Friday, February 11, 2011
Wow, that went quicker than I expected.
While we'll have to see what happens next, and how the military leadership actually rules, mass bloodshed has been avoided for now. Mubarak finally read the writing on the wall:
Egyptian Vice President Omar Suleiman has just read a statement saying President Hosni Mubarak has stepped down as president, ending his 30-year rule. Suleiman said that the higher council of the armed forces will lead the nation.
Mubarak's move came on the 18th day of the protests that gripped his country, and after he had stopped short of stepping down on several previous occasions.
The New York Times reports:
The Egyptian military issued a communiqué pledging to carry out a variety of constitutional reforms in a statement notable for its commanding tone. The military's statement alluded to the delegation of power to Mr. Suleiman and it suggested that the military would supervise implementation of the reforms.
I'm very pleased to see a non-violent revolution succeed. A brutal dictator has been removed without a single American bomb being dropped.
I couldn't resist the picture above, which proves the American influence on the Egyptian protests. Witness that great icon of American freedom: Cartman!
Thursday, February 10, 2011
Damn. Mubarak says he's not leaving, but will delegate some powers to al-Suleiman. I listened to his speech in Arabic, and I really couldn't believe what I was hearing. Mubarak sounded disoriented and delusional, but still defiant:
On the 17th day of protests that have gripped his country and commanded the attention of the world, Egypt's President Hosni Mubarak made a televised speech in which he repeated his pledge not to seek re-election, announced proposed amendments to the constitution, but did not -- as many had expected -- leave office.
"Day after day we will continue the transfer of power from now until September," he said.
He did say that he had delegated some powers to Vice President Omar Suleiman.
As Mubarak spoke, the massive crowd gathered in Cairo's Tahrir Square grew more agitated, and began holding their shoes in the air in unison.
"Egypt is going through difficult time, and we can not do anything that causes damage to our economy day after day," Mubarak said.
After Mubarak spoke, Suleiman gave his own televised speech, urging protesters to go home and to work together with the government for the transition.
This is likely to turn very bloody very quickly. The people aren't backing down, and I believe that al-Suleiman really wants a violent confrontation. The real question is what the military will do; if they stand aside, Mubarak is done, but if they intervene we may see the bloodiest revolution in decades. I'm not optimistic.
I know that at least a few of my readers are fans of Widespread Panic, so I thought I'd give a 'heads up' about the anniversary concerts simulcast:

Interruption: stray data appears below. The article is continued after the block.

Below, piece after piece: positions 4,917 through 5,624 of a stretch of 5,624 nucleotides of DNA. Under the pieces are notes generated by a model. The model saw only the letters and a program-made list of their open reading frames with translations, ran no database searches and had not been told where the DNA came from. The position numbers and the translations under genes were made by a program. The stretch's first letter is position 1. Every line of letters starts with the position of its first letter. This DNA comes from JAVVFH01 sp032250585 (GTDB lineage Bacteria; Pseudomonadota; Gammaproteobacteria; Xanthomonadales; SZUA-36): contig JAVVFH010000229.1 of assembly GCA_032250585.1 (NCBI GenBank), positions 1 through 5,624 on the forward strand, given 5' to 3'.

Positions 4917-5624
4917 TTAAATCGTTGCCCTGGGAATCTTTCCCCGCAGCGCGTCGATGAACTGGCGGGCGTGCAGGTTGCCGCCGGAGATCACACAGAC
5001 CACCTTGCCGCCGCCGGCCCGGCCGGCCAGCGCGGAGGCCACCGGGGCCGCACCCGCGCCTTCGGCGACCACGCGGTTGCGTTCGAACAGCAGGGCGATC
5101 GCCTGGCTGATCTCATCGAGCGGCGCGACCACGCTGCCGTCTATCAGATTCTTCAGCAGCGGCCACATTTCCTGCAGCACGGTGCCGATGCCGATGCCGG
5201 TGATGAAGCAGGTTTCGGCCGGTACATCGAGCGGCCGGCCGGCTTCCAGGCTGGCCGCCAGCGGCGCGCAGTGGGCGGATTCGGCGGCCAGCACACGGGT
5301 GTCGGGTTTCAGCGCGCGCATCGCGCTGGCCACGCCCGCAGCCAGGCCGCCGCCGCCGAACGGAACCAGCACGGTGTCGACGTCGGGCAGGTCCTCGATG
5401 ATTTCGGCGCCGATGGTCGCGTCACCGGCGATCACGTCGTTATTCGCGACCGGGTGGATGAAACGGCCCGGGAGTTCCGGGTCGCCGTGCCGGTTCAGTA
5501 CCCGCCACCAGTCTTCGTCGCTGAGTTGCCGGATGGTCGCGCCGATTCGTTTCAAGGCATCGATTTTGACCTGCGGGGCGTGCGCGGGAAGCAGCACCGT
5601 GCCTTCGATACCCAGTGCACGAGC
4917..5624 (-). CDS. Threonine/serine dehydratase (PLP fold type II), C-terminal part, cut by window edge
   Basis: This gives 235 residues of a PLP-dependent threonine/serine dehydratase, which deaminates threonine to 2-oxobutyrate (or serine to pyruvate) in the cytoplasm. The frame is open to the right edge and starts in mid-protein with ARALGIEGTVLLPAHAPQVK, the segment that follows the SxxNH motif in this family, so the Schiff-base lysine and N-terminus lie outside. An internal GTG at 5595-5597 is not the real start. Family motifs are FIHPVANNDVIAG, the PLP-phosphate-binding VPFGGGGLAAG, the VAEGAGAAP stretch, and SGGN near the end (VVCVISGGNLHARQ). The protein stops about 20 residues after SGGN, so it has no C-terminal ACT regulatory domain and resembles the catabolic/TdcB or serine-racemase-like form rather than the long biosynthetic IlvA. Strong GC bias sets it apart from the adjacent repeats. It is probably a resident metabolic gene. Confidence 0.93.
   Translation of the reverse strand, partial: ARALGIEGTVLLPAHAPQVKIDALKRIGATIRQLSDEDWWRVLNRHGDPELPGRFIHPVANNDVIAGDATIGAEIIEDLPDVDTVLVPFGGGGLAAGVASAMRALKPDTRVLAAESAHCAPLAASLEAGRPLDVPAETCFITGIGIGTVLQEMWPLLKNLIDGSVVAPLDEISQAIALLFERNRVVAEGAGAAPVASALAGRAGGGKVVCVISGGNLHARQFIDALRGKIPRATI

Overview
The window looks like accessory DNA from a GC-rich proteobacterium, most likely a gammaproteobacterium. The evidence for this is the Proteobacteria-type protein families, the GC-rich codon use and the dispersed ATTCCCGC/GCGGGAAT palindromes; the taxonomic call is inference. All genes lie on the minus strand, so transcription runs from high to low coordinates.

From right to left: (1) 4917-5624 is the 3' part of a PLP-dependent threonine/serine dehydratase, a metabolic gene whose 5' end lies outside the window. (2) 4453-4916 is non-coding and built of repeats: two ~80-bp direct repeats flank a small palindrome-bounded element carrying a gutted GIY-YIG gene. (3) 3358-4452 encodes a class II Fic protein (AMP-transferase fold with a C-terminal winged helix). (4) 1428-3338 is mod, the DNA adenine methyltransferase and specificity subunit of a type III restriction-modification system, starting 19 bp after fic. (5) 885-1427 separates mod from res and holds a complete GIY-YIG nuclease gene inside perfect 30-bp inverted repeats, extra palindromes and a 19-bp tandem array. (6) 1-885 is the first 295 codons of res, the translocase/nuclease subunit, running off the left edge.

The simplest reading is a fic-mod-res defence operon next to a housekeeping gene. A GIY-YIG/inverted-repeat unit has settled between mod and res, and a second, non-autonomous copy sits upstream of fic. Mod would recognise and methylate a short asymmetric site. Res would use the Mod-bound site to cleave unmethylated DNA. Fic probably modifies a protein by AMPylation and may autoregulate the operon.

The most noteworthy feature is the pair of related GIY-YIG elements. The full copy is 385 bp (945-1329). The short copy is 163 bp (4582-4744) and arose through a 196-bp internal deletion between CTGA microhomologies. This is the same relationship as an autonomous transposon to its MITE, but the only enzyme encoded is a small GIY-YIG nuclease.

To celebrate Widespread Panic's 25th Anniversary, we will be simulcasting the February 10th & 11th Athens, GA shows and the February 14th, Atlanta, GA show live on LiveWidespreadPanic.com. Tune in here for the free live audio stream starting at 7:30PM EST the night of the show.
Hope that you enjoy!
Actually, my day started badly. Woke up with a head cold, so rather grumpy.
But then I got the news that my least favorite senator, Jon Kyl has decided not to seek reelection. As I usually say, Jon Kyl is so conservative that he even conserves on letters when spelling his name. He's a dumb greedy brute, and it will be good to be rid of him. Of course, this being Arizona, who knows what sort of abomination we'll elect as our next senator.
Also, there are Reports: Egypt's Mubarak May Step Down Tonight. That's a very good first step, but handing the reigns to Omar al-Suleiman is not an improvement. al-Suleiman was the brutal intelligence head in charge of quashing dissent, so don't expect any sudden outbreak of "freedom" and "democracy" soon. But the pressure of international attention should ensure progress, and Mubarak's departure should bring an end to the violence against the protesters. Unless it doesn't.
UPDATE: Al Jazeera is reporting that the Army will be taking power, rather than Suleiman. The White House calls the situation “fluid.” We'll see what happens.
UPDATE2: Mubarak says he's NOT leaving, staying while turning over "some duties" to al-Sulieman. Listening to his speech (in Arabic), he sounded really disoriented and somewhat delusional. Forget my earlier optimism; Egypt looks poised to turn much, much worse very quickly.
Monday, February 7, 2011
Sunday, February 6, 2011
Yeah, I'm a traditional American male, so I'll be watching the Super Bowl. My favorite pub is having a potluck party, and I'm in a couple of betting pools too. Although this years contest features two teams, the Steelers and the Packers, that I dislike but don't despise. So I'm just rooting for a good, close game. One highlight that we won't be seeing this year: